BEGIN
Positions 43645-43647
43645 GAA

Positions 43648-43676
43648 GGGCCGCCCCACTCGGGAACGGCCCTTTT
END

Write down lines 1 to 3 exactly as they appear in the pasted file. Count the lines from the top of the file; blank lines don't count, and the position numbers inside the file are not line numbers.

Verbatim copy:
Positions 43645-43647
43645 GAA

Positions 43648-43676